Tell us all about his early development: any speech delays, quirks, any problems relating to his same-age peers, problems making eye contact, trouble with sensory issues, is he socially or life skill clueless? How does he do in school?

    Are there any psychiatric problems or substance abuse issues on either side of the family tree? You may want to do a signature like I did below. We would love to give our mommy input into how to help you. We have a lot of smart people here. I think you can get help for him and probably not have to send him away at such a young age. He hasn't really been evaluated yet by the best and brightest (NeuroPsychs and/or Child Psychiatrists). Take a deep breath and calm down. There is hope.
     
  3. MyHrt31

    MyHrt31 New Member

    Welcome to the board! I am really sorry to hear that you are in this situation. I know what you are going through. My 9 year old has Aspergers, ADHD, Bipolar disorder, Conduct Disorder, and Anxiety disorder. At this very moment he is throwing things around because he is punished from his computer and games because of something that happened at school today. Its not easy living with a child who is constantly pushing the limits and making everyone around you miserable. Just hang in there! People here give excellent advice because they know exactly how you feel. If they are not going through it, then they know someone who is.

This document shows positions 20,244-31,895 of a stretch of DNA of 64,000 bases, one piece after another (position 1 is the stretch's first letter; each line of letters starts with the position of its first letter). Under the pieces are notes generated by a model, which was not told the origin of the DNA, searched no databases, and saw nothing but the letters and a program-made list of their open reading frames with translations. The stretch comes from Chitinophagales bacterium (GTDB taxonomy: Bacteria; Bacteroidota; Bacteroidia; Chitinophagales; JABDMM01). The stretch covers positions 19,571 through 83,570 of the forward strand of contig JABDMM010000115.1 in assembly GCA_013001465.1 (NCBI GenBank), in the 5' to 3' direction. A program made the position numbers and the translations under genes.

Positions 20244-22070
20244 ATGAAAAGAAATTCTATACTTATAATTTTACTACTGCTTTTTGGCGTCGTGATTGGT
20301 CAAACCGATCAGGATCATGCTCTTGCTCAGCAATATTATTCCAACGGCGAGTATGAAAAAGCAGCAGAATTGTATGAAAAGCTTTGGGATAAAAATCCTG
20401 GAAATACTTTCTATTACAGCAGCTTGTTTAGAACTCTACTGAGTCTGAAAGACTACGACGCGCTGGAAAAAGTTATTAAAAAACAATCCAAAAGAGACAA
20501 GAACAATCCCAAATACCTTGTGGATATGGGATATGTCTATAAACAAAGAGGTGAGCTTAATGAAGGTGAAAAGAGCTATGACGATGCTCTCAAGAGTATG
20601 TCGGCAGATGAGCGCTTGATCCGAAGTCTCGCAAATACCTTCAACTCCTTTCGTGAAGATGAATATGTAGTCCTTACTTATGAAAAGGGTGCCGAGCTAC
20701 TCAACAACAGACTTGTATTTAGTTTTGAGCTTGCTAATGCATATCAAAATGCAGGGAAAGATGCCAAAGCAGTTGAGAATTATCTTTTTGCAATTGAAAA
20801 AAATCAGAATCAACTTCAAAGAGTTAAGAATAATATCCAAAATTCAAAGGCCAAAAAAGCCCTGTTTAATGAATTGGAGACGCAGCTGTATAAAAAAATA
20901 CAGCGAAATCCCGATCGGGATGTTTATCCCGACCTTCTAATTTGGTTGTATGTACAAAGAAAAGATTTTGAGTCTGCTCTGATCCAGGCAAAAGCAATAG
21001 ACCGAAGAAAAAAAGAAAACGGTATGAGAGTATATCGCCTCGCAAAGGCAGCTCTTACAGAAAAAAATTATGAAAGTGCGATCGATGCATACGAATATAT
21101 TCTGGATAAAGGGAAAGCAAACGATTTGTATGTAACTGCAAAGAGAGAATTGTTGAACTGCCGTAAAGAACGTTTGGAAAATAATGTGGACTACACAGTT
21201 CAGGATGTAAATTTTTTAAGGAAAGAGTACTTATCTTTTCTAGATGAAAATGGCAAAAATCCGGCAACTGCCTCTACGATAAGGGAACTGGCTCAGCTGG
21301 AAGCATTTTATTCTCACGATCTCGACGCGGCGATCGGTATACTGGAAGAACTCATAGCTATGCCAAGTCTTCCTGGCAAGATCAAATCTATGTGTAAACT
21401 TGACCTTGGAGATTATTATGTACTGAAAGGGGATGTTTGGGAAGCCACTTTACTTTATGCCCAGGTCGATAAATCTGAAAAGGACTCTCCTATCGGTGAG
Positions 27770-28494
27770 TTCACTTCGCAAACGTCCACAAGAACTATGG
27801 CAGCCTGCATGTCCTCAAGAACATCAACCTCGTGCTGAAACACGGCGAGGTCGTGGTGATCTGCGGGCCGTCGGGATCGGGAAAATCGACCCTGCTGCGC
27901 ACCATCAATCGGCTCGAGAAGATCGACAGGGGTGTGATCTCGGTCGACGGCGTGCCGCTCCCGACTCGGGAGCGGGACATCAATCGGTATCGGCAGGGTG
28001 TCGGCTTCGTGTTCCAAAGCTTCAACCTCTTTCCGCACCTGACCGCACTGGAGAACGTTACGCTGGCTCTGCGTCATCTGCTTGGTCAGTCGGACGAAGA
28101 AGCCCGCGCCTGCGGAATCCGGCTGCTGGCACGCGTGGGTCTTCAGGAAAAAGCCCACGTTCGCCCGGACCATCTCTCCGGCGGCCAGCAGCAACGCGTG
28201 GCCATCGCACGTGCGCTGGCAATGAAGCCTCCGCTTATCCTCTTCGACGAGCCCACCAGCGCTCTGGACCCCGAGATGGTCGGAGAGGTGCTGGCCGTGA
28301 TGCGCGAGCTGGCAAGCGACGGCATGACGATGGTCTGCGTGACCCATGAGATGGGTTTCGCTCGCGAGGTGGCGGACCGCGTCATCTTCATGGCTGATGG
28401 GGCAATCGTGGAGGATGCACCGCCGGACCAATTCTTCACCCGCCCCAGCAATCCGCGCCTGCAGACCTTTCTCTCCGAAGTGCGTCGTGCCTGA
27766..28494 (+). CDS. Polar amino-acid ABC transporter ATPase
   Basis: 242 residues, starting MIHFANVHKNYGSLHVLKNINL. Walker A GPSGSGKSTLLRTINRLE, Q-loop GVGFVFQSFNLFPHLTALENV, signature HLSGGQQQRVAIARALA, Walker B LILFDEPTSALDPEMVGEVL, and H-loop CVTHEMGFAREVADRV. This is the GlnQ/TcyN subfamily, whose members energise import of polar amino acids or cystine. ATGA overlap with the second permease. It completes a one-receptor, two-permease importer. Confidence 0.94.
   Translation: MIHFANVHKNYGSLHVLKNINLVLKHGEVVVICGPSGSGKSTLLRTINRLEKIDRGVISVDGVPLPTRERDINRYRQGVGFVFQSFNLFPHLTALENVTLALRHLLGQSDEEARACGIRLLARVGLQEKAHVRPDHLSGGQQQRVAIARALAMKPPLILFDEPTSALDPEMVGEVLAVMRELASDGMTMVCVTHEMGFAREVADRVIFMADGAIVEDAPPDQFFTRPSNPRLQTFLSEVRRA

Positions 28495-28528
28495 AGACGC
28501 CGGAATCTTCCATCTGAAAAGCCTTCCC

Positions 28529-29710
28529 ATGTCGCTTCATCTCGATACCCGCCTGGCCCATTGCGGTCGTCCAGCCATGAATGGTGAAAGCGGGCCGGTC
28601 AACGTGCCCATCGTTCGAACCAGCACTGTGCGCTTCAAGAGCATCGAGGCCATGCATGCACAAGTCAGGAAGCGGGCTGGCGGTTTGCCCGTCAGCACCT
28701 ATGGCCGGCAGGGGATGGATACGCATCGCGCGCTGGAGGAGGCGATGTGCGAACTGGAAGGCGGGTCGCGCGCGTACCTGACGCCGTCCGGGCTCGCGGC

4. Andy

    Andy Active Member

    Welcome!